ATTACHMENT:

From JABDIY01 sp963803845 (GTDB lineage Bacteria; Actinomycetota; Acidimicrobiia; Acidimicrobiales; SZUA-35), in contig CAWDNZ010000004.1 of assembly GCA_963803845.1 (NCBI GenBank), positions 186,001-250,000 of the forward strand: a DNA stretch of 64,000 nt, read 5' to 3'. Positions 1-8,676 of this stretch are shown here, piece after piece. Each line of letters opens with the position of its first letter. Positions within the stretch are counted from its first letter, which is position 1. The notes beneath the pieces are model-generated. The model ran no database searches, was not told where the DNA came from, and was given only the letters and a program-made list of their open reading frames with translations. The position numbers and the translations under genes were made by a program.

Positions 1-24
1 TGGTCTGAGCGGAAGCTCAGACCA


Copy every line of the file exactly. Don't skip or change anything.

From JABDIY01 sp963803845 (GTDB lineage Bacteria; Actinomycetota; Acidimicrobiia; Acidimicrobiales; SZUA-35), in contig CAWDNZ010000004.1 of assembly GCA_963803845.1 (NCBI GenBank), positions 186,001-250,000 of the forward strand: a DNA stretch of 64,000 nt, read 5' to 3'. Positions 1-8,676 of this stretch are shown here, piece after piece. Each line of letters opens with the position of its first letter. Positions within the stretch are counted from its first letter, which is position 1. The notes beneath the pieces are model-generated. The model ran no database searches, was not told where the DNA came from, and was given only the letters and a program-made list of their open reading frames with translations. The position numbers and the translations under genes were made by a program.

Positions 1-24
1 TGGTCTGAGCGGAAGCTCAGACCA